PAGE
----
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Gaining an ‘Unfair’ Competitive Advantage

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By Marylyn B. Schwartz

RISMEDIA, May 30, 2008-There are certain people who completely understand what being unique truly looks like. However, much of what is packaged as “unique” is anything but. Changing packaging, media and titles does not equal uniqueness. The fact is that the ubiquitous phrase “unique value proposition” means different things to different people and that makes unique tougher to achieve than one might initially presume.

Verl Workman, Pinnacle Quest (pqpipeline.com,) is a well-known speaker, trainer, coach and highly successful real estate sales professional. His expertise in the optimum use of technology is exemplary. We discussed uniqueness and why it has become such a major marketing issue for sales professionals.

schwartz_marylyn.jpgMBS: No matter whom you speak with or what you read, sales professionals are asking the pros to help them to develop his/her uniqueness. They want to understand and apply ways to attract new clients by using differentiation as a marketing tool. Is there one way better than another to achieve this?

VW: When working with clients in the Midwest they ask me how to achieve a sustainable company advantage. In New York it is about gaining an ‘unfair’ competitive advantage. For my business it means to be armed to the teeth with technology and 99% above everyone else in applying it. What do people want when they hire a coach to help grow their businesses? Do they want someone who is like a family member holding their hand? Or, do they want a sales ‘animal’ who knows how to get out there and nail down the business?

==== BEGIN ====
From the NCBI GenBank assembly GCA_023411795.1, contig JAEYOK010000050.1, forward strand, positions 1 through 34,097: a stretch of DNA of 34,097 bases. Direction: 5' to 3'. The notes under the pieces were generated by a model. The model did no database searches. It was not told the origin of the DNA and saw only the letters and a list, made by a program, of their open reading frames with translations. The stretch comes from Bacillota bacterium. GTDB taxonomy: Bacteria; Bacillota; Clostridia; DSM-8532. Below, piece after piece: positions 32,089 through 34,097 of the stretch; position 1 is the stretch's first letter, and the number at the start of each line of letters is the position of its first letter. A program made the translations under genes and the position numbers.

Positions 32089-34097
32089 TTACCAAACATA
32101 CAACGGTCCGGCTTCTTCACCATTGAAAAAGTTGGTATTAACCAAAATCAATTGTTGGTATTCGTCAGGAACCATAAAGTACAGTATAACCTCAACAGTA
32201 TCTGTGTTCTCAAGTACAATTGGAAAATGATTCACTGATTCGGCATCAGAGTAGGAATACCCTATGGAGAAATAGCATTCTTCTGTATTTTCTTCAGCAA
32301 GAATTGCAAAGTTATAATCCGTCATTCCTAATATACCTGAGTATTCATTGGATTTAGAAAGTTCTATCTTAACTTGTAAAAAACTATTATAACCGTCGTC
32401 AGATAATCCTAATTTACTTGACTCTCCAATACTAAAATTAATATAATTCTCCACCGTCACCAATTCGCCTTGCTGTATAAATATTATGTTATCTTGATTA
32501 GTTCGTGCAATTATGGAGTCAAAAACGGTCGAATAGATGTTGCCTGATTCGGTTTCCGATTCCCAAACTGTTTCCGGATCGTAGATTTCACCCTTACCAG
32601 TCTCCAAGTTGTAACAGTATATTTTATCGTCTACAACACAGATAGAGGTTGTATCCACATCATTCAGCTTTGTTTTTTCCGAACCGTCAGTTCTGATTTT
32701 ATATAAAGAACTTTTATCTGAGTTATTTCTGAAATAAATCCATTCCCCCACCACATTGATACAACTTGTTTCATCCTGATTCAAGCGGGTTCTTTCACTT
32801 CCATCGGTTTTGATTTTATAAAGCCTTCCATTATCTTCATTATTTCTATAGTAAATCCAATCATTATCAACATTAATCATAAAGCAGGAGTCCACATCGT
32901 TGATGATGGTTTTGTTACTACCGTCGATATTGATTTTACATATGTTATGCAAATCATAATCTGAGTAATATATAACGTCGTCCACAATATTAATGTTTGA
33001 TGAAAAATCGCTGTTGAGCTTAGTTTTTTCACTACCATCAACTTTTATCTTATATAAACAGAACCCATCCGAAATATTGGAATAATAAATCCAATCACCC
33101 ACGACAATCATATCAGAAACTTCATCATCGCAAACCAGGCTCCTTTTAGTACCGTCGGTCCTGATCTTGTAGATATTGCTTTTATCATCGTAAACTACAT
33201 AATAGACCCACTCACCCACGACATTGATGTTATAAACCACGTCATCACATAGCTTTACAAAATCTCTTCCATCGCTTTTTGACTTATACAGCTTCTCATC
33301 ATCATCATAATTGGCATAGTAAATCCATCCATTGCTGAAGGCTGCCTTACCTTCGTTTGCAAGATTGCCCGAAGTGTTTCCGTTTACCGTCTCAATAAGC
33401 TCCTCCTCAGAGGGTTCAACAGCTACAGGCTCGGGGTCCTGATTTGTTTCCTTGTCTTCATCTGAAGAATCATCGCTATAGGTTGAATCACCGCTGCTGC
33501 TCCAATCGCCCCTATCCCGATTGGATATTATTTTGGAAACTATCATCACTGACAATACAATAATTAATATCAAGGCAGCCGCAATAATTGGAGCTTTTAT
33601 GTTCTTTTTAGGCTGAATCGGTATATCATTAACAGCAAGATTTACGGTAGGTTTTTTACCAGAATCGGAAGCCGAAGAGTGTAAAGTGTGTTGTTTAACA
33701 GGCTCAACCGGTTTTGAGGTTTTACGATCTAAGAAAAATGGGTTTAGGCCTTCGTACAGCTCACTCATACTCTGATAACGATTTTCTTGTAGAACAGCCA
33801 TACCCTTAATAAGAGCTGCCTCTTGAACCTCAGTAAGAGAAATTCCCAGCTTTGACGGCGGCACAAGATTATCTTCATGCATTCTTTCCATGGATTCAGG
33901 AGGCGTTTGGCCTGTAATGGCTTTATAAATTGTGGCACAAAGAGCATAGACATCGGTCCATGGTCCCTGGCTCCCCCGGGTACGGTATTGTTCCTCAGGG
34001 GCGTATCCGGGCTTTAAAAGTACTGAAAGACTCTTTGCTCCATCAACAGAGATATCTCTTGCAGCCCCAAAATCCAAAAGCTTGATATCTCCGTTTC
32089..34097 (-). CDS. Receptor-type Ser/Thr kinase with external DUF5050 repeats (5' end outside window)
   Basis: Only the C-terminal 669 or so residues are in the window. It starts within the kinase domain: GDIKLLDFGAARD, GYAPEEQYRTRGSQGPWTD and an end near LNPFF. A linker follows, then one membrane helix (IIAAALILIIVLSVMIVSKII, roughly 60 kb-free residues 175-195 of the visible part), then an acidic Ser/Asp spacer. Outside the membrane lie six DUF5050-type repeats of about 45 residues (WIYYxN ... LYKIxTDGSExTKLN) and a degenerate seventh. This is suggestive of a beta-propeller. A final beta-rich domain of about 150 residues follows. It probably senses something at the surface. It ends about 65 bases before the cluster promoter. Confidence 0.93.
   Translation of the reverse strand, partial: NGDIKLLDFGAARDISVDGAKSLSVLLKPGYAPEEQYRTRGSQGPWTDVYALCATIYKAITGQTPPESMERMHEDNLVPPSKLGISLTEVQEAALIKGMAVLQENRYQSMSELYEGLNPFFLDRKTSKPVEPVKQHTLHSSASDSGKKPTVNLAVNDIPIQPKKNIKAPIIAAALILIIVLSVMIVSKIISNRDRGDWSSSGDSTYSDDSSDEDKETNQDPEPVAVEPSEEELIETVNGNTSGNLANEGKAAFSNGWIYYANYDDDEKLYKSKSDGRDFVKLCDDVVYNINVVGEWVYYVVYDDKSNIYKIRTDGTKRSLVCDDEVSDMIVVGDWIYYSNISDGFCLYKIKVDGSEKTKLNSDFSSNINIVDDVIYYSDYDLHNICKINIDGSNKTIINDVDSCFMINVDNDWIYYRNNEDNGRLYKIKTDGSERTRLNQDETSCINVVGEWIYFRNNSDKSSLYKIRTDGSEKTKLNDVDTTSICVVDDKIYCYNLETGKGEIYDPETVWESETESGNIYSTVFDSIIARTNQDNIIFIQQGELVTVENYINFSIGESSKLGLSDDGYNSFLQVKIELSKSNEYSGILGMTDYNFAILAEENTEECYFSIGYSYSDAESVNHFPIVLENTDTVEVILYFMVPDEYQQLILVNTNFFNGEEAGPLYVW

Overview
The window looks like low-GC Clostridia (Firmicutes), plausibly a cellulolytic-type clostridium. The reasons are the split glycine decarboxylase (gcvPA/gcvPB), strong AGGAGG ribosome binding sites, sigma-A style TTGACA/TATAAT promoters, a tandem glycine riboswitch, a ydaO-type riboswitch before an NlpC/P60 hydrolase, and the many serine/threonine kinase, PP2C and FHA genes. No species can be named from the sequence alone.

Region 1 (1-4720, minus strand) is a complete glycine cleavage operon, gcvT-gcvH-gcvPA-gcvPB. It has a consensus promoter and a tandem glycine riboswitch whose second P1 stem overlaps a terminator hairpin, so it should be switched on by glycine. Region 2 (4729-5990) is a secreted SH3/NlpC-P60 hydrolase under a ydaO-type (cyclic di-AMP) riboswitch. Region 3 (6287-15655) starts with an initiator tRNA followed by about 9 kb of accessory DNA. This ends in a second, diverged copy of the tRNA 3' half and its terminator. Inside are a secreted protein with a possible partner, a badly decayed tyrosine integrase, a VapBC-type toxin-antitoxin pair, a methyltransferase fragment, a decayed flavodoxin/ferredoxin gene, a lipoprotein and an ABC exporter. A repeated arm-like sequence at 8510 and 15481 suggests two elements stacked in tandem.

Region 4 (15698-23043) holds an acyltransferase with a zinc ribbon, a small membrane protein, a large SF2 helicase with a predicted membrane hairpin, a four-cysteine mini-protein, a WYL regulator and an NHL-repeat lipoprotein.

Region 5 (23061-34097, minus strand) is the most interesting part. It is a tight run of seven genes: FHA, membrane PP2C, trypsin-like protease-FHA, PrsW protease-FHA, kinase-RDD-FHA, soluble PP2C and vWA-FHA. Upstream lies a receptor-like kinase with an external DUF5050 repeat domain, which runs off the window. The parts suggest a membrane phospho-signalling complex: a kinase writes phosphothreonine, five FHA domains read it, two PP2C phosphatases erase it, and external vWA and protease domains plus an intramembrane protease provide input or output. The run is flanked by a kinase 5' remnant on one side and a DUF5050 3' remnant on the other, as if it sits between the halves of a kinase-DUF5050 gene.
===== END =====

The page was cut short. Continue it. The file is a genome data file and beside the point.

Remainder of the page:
By a long shot, it’s the latter. Going after business 100% today means finding real buyers and not ‘looky-loos’ and not wasting time with listers who are not really motivated to sell. Becoming an Internet lead generation machine gets the job done. When you combine high standards with getting an Exclusive Buyer Agency Agreement signed every time, you are well on your way to developing real industry uniqueness. As basic as these initiatives may seem, they are not common practice.

MBS: So, what are the unique initiatives that make Internet marketing specifically work for the agent?

VW: It’s all about follow-up systems. The turn around time from initial Internet contact from the public to when the prospect is actually ready to move forward is anywhere from 9 to18 months. That requires a contact drip campaign in order to keep the prospect’s interest. The typical 4 to 6 drips before quitting contact is inadequate. The public needs to hear from the agent for a minimum of 18 months or until they ‘buy or die.’ If they do not move forward within the average timeframe, then they are placed in what I call my ‘Home Management Club.’ They get our e-newsletter for life (with an opt-out feature).

The public wants instant everything. They need 24-hour, 7-day-a-week access to information. Along with our MLS Hot-Sheet updates, we send an e-mail that tells the inquiring party how to get additional information if they want it. We provide our contact information. Then after 6 to 7 days later, we follow up with helpful e-mail information on topics such as: what to seek when purchasing property insurance, assistance applying for a mortgage, etc. Then in 3 to 4 weeks we’ll send an e-mail that acknowledges that they have been viewing property sheets for a month. Would they like to go look at some homes? It amazes people to see that we are so on top of the process. They do not get this level of follow up from other agents they may have communicated with in the past. That alone keeps our names first in the mind of the consumer.

MBS: What examples can you give me that illustrate how this helps with your conversion rate?

VW: One situation stands out in my mind as it illustrates so well the kinds of success stories we hear all the time. John C. contacted me after I’d been following up with him automatically for 9 months. He told me that we had done more communicating with him than his present listing agent had. When his listing expired, I went to see the home and he hired us specifically because of our consistency.

MBS: Do you use any particular systems or programs that you would recommend to others?